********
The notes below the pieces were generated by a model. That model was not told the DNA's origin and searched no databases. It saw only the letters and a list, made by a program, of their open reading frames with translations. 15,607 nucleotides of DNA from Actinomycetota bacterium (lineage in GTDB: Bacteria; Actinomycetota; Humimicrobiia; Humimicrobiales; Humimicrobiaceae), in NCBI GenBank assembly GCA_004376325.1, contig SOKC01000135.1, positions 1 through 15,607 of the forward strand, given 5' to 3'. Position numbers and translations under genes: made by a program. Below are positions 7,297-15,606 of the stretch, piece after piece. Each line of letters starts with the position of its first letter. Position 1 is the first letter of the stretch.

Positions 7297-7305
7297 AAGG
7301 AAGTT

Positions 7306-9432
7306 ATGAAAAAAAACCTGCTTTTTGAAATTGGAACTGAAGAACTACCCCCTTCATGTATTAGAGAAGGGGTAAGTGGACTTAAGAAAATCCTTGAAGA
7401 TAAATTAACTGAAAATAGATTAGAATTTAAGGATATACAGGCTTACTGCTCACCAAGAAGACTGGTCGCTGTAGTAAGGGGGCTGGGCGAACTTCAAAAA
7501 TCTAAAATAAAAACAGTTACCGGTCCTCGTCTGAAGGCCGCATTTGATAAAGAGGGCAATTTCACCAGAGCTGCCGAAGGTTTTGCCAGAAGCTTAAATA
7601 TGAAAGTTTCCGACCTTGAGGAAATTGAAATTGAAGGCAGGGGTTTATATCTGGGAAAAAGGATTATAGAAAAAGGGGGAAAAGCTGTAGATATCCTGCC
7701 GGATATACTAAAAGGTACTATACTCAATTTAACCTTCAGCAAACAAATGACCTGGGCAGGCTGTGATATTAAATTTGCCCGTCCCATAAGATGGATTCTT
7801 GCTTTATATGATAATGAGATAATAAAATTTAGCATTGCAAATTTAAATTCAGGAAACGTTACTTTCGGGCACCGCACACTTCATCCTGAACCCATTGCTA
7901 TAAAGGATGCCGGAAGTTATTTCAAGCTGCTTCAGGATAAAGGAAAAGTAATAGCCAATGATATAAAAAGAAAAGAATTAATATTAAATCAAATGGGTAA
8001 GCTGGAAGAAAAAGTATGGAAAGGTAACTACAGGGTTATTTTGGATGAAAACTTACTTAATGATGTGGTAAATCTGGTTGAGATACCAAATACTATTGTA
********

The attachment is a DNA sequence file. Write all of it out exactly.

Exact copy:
The notes below the pieces were generated by a model. That model was not told the DNA's origin and searched no databases. It saw only the letters and a list, made by a program, of their open reading frames with translations. 15,607 nucleotides of DNA from Actinomycetota bacterium (lineage in GTDB: Bacteria; Actinomycetota; Humimicrobiia; Humimicrobiales; Humimicrobiaceae), in NCBI GenBank assembly GCA_004376325.1, contig SOKC01000135.1, positions 1 through 15,607 of the forward strand, given 5' to 3'. Position numbers and translations under genes: made by a program. Below are positions 7,297-15,606 of the stretch, piece after piece. Each line of letters starts with the position of its first letter. Position 1 is the first letter of the stretch.

Positions 7297-7305
7297 AAGG
7301 AAGTT

Positions 7306-9432
7306 ATGAAAAAAAACCTGCTTTTTGAAATTGGAACTGAAGAACTACCCCCTTCATGTATTAGAGAAGGGGTAAGTGGACTTAAGAAAATCCTTGAAGA
7401 TAAATTAACTGAAAATAGATTAGAATTTAAGGATATACAGGCTTACTGCTCACCAAGAAGACTGGTCGCTGTAGTAAGGGGGCTGGGCGAACTTCAAAAA
7501 TCTAAAATAAAAACAGTTACCGGTCCTCGTCTGAAGGCCGCATTTGATAAAGAGGGCAATTTCACCAGAGCTGCCGAAGGTTTTGCCAGAAGCTTAAATA
7601 TGAAAGTTTCCGACCTTGAGGAAATTGAAATTGAAGGCAGGGGTTTATATCTGGGAAAAAGGATTATAGAAAAAGGGGGAAAAGCTGTAGATATCCTGCC
7701 GGATATACTAAAAGGTACTATACTCAATTTAACCTTCAGCAAACAAATGACCTGGGCAGGCTGTGATATTAAATTTGCCCGTCCCATAAGATGGATTCTT
7801 GCTTTATATGATAATGAGATAATAAAATTTAGCATTGCAAATTTAAATTCAGGAAACGTTACTTTCGGGCACCGCACACTTCATCCTGAACCCATTGCTA
7901 TAAAGGATGCCGGAAGTTATTTCAAGCTGCTTCAGGATAAAGGAAAAGTAATAGCCAATGATATAAAAAGAAAAGAATTAATATTAAATCAAATGGGTAA
8001 GCTGGAAGAAAAAGTATGGAAAGGTAACTACAGGGTTATTTTGGATGAAAACTTACTTAATGATGTGGTAAATCTGGTTGAGATACCAAATACTATTGTA